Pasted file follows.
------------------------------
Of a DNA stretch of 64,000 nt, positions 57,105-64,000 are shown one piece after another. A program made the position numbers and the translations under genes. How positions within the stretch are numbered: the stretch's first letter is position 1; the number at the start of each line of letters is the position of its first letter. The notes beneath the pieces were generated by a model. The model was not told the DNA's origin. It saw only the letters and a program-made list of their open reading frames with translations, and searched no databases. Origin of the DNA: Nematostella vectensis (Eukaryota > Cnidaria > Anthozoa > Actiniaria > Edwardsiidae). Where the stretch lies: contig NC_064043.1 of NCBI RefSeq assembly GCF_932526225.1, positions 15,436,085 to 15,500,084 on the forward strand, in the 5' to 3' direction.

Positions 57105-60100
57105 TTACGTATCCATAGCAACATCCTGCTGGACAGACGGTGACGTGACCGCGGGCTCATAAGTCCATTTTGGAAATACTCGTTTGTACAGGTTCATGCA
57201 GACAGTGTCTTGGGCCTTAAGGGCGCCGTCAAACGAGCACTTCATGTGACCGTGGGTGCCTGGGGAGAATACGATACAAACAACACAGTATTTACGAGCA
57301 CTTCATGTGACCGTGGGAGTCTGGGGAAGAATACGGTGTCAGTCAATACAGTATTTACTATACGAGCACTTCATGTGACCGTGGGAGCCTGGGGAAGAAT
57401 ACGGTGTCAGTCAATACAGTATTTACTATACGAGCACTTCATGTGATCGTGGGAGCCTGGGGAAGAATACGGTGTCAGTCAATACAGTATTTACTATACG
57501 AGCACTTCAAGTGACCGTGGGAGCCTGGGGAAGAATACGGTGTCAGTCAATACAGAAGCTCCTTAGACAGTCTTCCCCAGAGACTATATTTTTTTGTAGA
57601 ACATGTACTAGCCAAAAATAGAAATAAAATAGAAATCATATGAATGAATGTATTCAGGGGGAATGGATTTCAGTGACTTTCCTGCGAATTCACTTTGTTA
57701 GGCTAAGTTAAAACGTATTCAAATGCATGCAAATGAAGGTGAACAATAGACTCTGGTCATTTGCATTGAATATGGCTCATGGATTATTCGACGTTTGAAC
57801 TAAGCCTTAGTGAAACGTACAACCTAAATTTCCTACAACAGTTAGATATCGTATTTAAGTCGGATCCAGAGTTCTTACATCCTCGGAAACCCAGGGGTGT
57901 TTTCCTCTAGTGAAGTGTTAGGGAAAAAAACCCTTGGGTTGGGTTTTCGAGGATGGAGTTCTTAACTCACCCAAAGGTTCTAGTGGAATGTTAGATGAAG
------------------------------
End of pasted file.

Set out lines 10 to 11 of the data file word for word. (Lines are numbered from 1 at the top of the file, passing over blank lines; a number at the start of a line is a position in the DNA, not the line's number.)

57801 TAAGCCTTAGTGAAACGTACAACCTAAATTTCCTACAACAGTTAGATATCGTATTTAAGTCGGATCCAGAGTTCTTACATCCTCGGAAACCCAGGGGTGT
57901 TTTCCTCTAGTGAAGTGTTAGGGAAAAAAACCCTTGGGTTGGGTTTTCGAGGATGGAGTTCTTAACTCACCCAAAGGTTCTAGTGGAATGTTAGATGAAG